Last time we looked at some of the ways in which generic type constraints can be constrained in F#. This time we’ll cover the remaining type constraint mechanisms.
Table of Contents
- Equality and comparison constraints
- Delegate constraints
- Unmanaged constraints
- Null constraints
- Combining multiple constraints
Using the equality constraint will restrict the type to any type that is not decorated with the NoEquality custom attribute. Even types that do not define their own equality implementation will satisfy this constraint.
[<NoEquality; NoComparison>] type Foo(x : int) = class end type ClassDef<'T when 'T : equality>() = class end let FuncDef( a : 'a when 'a : equality) = () let usage = // Any type is Ok here, even if it doesnt support equality new ClassDef<string>() |> ignore new ClassDef<System.IO.StreamReader>() |> ignore FuncDef("") // This however will not compile new ClassDef<Foo>() |> ignore ()
The comparison constraint is very similar except that the type must implement IComparable, be an array with comparable elements, be System.IntPtr, be System.UIntPtr and must not be decorated with the NoComparison custom attribute.
[<NoEquality; NoComparison>] type Foo(x : int) = class end type ClassDef<'T when 'T : comparison>() = class end let funcDef( a : 'a when 'a : comparison) = () let usage = // Any type is Ok here, even if it doesnt support equality new ClassDef<string>() |> ignore // This time we can't use StreamReader because it does not implement // IComparable //new ExampleClassX<System.IO.StreamReader>() |> ignore funcDef("") // This however will not compile new ClassDef<Foo>() |> ignore ()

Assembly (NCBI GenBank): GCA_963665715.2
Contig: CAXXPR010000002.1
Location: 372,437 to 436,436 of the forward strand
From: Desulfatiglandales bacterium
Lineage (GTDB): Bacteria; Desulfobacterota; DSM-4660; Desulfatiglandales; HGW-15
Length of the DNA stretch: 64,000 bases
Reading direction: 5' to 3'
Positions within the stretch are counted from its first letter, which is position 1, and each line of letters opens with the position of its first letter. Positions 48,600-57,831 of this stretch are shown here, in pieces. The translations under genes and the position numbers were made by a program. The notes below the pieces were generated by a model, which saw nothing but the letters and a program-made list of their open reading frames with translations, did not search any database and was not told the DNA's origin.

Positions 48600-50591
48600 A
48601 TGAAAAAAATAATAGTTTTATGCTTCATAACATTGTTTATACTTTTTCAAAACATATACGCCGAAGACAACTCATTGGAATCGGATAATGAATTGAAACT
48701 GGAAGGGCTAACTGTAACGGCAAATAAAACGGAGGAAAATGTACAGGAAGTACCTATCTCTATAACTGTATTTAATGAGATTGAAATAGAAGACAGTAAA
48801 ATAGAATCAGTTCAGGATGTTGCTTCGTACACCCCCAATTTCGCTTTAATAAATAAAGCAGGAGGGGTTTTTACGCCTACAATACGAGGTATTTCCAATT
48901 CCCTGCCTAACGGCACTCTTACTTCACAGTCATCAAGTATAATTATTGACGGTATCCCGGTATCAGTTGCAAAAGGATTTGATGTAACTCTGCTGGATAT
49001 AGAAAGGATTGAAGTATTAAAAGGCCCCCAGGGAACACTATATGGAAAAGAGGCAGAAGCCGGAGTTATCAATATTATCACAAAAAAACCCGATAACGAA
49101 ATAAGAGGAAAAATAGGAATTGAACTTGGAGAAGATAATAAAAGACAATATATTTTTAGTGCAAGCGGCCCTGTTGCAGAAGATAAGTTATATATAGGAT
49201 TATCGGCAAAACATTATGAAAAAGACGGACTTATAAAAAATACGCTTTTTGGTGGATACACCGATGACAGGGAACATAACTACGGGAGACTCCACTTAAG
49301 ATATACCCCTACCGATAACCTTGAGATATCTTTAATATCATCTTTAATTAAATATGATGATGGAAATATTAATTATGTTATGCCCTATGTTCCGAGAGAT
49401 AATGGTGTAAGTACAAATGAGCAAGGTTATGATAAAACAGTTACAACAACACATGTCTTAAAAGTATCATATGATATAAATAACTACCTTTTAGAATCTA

We can also restrict types to being both equatable and comparable
type ClassDef<'T when 'T : comparison and 'T : equality>() = class end let funcDef( a : 'a when 'a : comparison and 'a : equality) = ()
Probably what will be the least used and most obscure of the constraints. This constraint doesn’t actually do what you might want it to. When originally writing this post I assumed that a delegate constraint would allow you to restrict the type parameter to an arbitrary delegate and then be able to invoke it from the function body. It turns out this was a spurious assumption. Here’s my completely incorrect assumption about how the delegate constraints could be used:
(* NOTE: this will not compile, it merely demonstrates my assumptions that turned out to be incorrect *) type Foo = delegate of (string * string) -> unit let funcDef(a : 'a when 'a : delegate<(string * string), unit>) = a("a", "b") () let usage = funcDef(Foo(fun a b -> printf "%s" (a + b)))
The compiler complains about “Foo not being a standard delegate type”. If we take a look at the compiler source we can see that the first parameter of the delegate must be of type object and also that the first delegate input parameters cannot be wrapped in (). F# treats the following delegate definitions differently
type Foo = delegate (String * String) -> unit type Foo' = delegate String * String -> unit
F#’s definition of a “standard” delegate type is (from the source)